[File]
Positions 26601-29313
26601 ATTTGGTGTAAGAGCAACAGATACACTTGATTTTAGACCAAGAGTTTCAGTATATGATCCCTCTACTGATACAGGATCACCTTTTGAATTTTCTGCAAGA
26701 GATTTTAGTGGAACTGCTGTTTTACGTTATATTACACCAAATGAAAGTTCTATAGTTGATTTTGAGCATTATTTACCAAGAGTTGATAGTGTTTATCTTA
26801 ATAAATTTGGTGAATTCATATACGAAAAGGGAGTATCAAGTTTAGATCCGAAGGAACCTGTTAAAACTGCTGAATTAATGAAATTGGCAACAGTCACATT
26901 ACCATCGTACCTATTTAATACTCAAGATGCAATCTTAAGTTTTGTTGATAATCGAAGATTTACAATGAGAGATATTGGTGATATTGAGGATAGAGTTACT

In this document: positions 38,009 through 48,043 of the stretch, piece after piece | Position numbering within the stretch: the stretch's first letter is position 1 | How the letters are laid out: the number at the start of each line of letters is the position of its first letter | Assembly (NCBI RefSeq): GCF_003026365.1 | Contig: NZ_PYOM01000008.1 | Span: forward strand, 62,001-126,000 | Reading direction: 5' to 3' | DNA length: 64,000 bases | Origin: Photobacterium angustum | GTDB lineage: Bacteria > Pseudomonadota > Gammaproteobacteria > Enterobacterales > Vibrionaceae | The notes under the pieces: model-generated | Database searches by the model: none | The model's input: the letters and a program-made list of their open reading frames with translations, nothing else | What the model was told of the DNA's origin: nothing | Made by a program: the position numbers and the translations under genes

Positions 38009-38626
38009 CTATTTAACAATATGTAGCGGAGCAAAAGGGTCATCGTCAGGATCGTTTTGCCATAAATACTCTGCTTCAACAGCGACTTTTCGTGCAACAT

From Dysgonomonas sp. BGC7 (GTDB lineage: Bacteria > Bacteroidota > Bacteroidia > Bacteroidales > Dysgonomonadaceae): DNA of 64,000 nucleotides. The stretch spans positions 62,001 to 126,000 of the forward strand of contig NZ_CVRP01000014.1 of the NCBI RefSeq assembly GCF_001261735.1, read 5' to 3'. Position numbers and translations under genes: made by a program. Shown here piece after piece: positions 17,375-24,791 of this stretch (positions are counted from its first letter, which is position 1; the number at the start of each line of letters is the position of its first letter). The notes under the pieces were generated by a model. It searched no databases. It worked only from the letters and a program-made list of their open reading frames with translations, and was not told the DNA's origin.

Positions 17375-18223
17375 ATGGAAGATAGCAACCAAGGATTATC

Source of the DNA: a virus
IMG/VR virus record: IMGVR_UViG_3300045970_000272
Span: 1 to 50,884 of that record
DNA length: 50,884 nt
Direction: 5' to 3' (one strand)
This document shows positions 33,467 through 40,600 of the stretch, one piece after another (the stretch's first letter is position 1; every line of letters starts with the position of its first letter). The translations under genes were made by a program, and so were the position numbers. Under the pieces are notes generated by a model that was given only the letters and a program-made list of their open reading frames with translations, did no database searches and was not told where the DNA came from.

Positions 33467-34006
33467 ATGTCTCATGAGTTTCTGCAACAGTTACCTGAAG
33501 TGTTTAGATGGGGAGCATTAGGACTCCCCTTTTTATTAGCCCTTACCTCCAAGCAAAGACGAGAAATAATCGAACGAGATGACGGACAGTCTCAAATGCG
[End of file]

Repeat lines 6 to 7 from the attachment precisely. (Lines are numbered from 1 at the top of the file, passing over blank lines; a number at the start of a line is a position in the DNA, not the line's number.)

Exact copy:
In this document: positions 38,009 through 48,043 of the stretch, piece after piece | Position numbering within the stretch: the stretch's first letter is position 1 | How the letters are laid out: the number at the start of each line of letters is the position of its first letter | Assembly (NCBI RefSeq): GCF_003026365.1 | Contig: NZ_PYOM01000008.1 | Span: forward strand, 62,001-126,000 | Reading direction: 5' to 3' | DNA length: 64,000 bases | Origin: Photobacterium angustum | GTDB lineage: Bacteria > Pseudomonadota > Gammaproteobacteria > Enterobacterales > Vibrionaceae | The notes under the pieces: model-generated | Database searches by the model: none | The model's input: the letters and a program-made list of their open reading frames with translations, nothing else | What the model was told of the DNA's origin: nothing | Made by a program: the position numbers and the translations under genes

Positions 38009-38626